What the minutes of RBI’s off-cycle meeting indicates about economy and inflation


by 5paisa Research Team Last Updated: 2022-05-18T19:01:48+05:30

Earlier this month, the Reserve Bank of India raised its benchmark repo rate by 40 basis points, to 4.4% from 4%, in a shock move just a month after keeping interest rates unchanged.

The surprise decision came after an unscheduled meeting of the RBI’s Monetary Policy Committee held during May 2 to 4, following its regular meeting of April 6-8. The decision, the RBI said, was aimed at controlling inflation.

Apart from raising the interest rate, the MPC also decided to remain accommodative while focusing on withdrawal of accommodation to ensure that inflation remains within the target going forward, while supporting growth.

The minutes of the meeting released on Wednesday now explain the urgency behind the RBI’s rate hike. The meeting was attended by all the members: Shashanka Bhide, Ashima Goyal, Jayanth R. Varma, Rajiv Ranjan, RBI deputy governor Michael Debabrata Patra and RBI governor Shaktikanta Das.

So, what was the MPC’s assessment of the Indian economy?

According to the minutes, the MPC felt that domestic economic activity stabilised in March-April with the ebbing of the third wave of COVID-19 and the easing of restrictions. It said that urban demand appears to have maintained expansion but some weakness persists in rural demand. Investment activity seems to be gaining traction, it said.

The MPC noted that merchandise exports recorded double-digit expansion for the fourteenth consecutive month in April. Non-oil non-gold imports also grew robustly on the back of improving domestic demand.

The panel said that overall system liquidity remained in large surplus. Bank credit rose by 11.1% as on April 22 from a year earlier, though India’s foreign exchange reserves declined by US$6.9 billion in 2022-23 (up to April 22) to US$600.4 billion.

What were the MPC’s comments on inflation?

The panel noted that in March, headline CPI inflation surged to 7.0% from 6.1% in February, largely reflecting the impact of geopolitical spillovers. Food inflation increased by 154 basis points to 7.5% and core inflation rose by 54 bps to 6.4%.

It said that the rapid rise in inflation is occurring in an environment in which inflationary pressures are broadening across the world. The IMF projects inflation to increase by 2.6 percentage points to 5.7% in advanced economies in 2022 and by 2.8 percentage points to 8.7% in emerging market and developing economies, the MPC noted.

How did the MPC view the global economy?

The MPC said that since its last meeting in April, disruptions, shortages and escalating prices induced by the geopolitical tensions and sanctions have persisted and downside risks have increased.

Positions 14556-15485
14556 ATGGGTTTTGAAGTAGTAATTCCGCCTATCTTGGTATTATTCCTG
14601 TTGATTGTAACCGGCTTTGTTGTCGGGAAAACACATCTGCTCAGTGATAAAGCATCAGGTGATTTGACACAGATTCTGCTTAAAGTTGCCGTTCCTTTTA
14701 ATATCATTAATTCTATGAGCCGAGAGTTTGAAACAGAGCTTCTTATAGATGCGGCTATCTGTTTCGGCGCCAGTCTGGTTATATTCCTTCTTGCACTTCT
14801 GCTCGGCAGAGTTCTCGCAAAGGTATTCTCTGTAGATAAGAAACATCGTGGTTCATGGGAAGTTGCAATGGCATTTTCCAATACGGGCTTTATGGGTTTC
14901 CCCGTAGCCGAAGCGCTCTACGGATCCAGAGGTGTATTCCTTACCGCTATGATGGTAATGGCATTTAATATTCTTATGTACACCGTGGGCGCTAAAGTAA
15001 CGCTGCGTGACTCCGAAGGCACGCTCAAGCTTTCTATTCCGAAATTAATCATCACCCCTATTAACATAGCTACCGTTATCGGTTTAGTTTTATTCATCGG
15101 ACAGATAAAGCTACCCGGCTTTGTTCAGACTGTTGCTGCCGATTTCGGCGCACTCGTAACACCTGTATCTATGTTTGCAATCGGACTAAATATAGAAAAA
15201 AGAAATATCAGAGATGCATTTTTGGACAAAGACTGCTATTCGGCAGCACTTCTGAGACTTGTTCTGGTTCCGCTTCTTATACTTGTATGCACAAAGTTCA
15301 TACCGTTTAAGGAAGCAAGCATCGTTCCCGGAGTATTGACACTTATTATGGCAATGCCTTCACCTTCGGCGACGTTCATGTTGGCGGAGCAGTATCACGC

It noted that the International Monetary Fund had revised down its forecast of global output growth for 2022 by 0.8 percentage point to 3.6%, in a span of less than three months. The World Trade Organization has scaled down projection of world trade growth for 2022 by 1.7 percentage points to 3.0%.

What is the MPC’s outlook on inflation?

The MPC said that heightened uncertainty surrounds the inflation trajectory, which is heavily contingent upon the evolving geopolitical situation. Global commodity price dynamics are driving the path of food inflation in India and crude oil prices remain high but volatile, posing considerable upside risks to the inflation trajectory, it said.

The committee felt that core inflation is likely to remain elevated in the coming months, reflecting high domestic pump prices and pressures from prices of essential medicines. Renewed lockdowns and supply chain disruptions due to resurgence of COVID-19 infections in major economies could sustain higher logistics costs for longer.

All these factors impart significant upside risks to the inflation trajectory set out in the April statement of the MPC, the minutes of the latest meeting showed.

What is the MPC’s outlook on economic growth?

The panel noted that the forecast of a normal southwest monsoon brightens the prospects for kharif production. The recovery in contact-intensive services is expected to be sustained, with the ebbing of the third wave and the growing vaccination coverage, it said.

It also said investment activity should get an uplift from robust government capex, improving capacity utilisation, stronger corporate balance sheets and congenial financial conditions.

However, the worsening external environment, elevated commodity prices and persistent supply bottlenecks pose “formidable headwinds”, along with volatility spillovers from monetary policy normalisation in advanced economies.

On balance, the Indian economy appears capable of weathering the deterioration in geopolitical conditions but it is prudent to continuously monitor the balance of risks, the committee said.

Who all voted for and against the rate hike?

All members of the MPC unanimously voted to increase the policy repo rate by 40 basis points to 4.4%. All members also unanimously voted to remain accommodative while focusing on withdrawal of accommodation to ensure that inflation remains within the target going forward, while supporting growth.


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